I-Therapeuitx, Inc., a privately held company founded in November 2006, is involved in the development of ophthalmic therapeutic products using its proprietary hydrogel technology to address unmet needs in ophthalmology and ophthalmic surgery. In addition to its first product I-Zip ocular bandage, the company is in the process of developing sustained ocular drug delivery vehicles for the therapy and treatment of ophthalmic diseases and ocular infections.
eHEALTH caught up with Dr. Amarpreet Sawhney, President and CEO, I-Therapeutix, to know about his entrepreneurial ventures, device inovation and the scope of premium products worldwide.
Please tell us about your journey as the CEO of I-Therapeutix, Inc. Apart from the USA, which are the other countries in which you have direct or indirect marketing networks?
While I was running my previous company Confluent Surgical, we were getting a lot of demands from the ophthalmologists for creating polymers for the eyes. After we sold Confluent, we decided to look into this further and charted a business plan for starting I-Therapeutix. I-Terapeutix, started with a small nucleus of 4-5 people, which has now grown to almost about 300 people.
The companies that I have been involved with are start-up companies. We find unmet needs in medicine, surgery, etc. and we try to design devices that can meet these needs. By the very nature of these companies, they start off very small as the products are first built, then approved and finally launched. The entire process from concept to stability and profitability takes about 6 years; sometimes we sell our companies and some times we continue to run them. For commercialisation, we typically look at the US market, which is the biggest for us and then Europe, which is a potentially good sized market but a little slow in adopting technology. The top 5 countries in Europe are Germany, UK, Italy, Spain and France.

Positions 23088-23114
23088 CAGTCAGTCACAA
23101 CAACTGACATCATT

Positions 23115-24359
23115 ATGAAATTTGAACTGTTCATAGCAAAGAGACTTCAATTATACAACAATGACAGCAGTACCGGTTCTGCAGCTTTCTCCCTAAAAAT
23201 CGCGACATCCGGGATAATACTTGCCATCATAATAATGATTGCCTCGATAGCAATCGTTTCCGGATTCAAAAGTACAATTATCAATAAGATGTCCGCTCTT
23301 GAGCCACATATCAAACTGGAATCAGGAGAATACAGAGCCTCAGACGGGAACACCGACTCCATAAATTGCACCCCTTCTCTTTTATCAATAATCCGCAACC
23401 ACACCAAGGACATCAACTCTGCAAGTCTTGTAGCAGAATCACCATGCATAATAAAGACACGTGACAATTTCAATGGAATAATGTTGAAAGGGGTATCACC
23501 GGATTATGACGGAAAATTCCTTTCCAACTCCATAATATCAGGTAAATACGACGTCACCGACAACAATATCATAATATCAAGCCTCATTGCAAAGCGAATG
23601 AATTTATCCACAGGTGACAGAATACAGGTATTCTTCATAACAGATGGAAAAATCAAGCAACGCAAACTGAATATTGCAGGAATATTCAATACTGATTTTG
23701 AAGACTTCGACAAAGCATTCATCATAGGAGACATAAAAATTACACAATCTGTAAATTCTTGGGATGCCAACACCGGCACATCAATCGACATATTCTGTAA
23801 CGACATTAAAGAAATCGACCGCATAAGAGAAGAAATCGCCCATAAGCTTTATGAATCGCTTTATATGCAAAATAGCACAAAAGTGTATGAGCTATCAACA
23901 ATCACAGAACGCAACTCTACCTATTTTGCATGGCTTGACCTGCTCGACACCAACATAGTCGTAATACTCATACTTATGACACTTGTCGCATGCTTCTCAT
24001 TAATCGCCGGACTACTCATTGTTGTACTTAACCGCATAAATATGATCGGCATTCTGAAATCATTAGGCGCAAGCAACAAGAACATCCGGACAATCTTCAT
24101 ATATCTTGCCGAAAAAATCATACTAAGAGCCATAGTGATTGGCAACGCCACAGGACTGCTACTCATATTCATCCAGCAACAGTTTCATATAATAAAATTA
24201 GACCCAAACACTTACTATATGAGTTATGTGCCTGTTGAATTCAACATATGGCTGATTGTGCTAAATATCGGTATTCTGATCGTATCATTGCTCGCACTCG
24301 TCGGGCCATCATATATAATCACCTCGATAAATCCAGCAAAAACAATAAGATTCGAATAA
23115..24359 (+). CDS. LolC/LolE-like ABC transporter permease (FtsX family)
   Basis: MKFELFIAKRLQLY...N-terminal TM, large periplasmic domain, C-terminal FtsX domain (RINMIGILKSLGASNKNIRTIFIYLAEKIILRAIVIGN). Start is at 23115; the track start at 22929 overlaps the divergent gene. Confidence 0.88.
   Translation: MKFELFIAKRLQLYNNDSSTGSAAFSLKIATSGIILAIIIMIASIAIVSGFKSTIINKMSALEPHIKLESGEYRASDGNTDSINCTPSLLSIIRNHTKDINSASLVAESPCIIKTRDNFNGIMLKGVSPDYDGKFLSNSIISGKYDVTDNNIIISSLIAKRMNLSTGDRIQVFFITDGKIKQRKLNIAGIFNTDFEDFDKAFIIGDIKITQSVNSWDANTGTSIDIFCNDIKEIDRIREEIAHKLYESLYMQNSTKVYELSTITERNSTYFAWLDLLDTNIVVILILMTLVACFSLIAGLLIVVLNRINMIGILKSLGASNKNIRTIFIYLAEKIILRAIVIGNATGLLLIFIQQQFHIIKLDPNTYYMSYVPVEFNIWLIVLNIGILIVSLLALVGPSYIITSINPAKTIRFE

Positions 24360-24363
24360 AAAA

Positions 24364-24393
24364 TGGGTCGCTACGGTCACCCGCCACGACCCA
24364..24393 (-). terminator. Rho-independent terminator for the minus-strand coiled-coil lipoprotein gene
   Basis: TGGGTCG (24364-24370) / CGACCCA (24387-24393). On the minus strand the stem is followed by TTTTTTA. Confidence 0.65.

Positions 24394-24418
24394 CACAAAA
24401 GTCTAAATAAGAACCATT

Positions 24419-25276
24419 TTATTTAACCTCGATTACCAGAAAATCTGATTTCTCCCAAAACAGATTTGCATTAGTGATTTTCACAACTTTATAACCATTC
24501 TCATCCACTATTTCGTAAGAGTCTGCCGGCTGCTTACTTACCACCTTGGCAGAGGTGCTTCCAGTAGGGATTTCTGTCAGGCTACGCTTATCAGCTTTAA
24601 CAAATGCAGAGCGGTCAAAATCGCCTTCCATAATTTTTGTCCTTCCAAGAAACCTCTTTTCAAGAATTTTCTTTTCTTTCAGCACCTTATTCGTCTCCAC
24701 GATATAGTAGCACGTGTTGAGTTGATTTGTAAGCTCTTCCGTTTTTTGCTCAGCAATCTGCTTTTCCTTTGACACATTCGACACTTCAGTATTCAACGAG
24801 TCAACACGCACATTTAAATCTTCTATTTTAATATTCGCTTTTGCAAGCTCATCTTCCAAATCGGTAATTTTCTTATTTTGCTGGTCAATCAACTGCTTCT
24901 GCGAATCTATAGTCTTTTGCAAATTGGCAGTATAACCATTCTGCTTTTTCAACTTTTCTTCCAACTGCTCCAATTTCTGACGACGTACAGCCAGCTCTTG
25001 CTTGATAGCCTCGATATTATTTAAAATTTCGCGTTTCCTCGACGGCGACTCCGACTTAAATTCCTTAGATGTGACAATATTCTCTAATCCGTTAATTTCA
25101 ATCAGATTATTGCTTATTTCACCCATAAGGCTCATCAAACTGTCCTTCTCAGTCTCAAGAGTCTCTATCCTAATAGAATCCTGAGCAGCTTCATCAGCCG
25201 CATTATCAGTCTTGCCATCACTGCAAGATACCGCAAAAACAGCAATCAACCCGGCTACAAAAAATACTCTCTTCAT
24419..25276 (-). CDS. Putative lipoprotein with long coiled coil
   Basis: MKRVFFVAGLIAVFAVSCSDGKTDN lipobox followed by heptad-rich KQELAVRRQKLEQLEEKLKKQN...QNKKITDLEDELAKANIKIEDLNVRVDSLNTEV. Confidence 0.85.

A more mature company may have a different profile as compared to a start-up company as they also focus on sales outside the US, but since our products are not registered yet we tend to focus on the US and a few countries in Europe.
What was the idea behind creating Incept and what is the model that it works on?
The first company I worked with was Focal, where I was the technology founder. But I was not running the company and did not have input into many aspects of the business. I then decided to start my own company and after agreeing to a one year non-compete with Focal, began Confluent Surgicals. Focal, however, retained 50 of my patents that I could not make use of.
Incept was created in order to use a different model to create companies. Incept is a holding company that owns all intellectual property rights. Another reason why Incept was formed was it being an enabler. Unlike the venture capitalists, the technology founders have everything in one company and if that goes bust they are left with nothing. Finally when Incept was formed my partner Fred Khosravi and I realised that we could not scale this too much because there were just two of us and multiple things to do. We needed to create ventures and mentor one or two people to take it further. Hence we created a group of entrepreneurs who could take on more opportunities.
Which are the other entrepreneurial ventures that you have been involved with in addition to I-Therapeutix?
One of the companies that I have been involved with is Market Rx. Market Rx is involved with creating software that can enable the service aspect, is faster, easier to use and more accurate based on other analytics. The company eventually became very successful and we sold it for USD 165 million.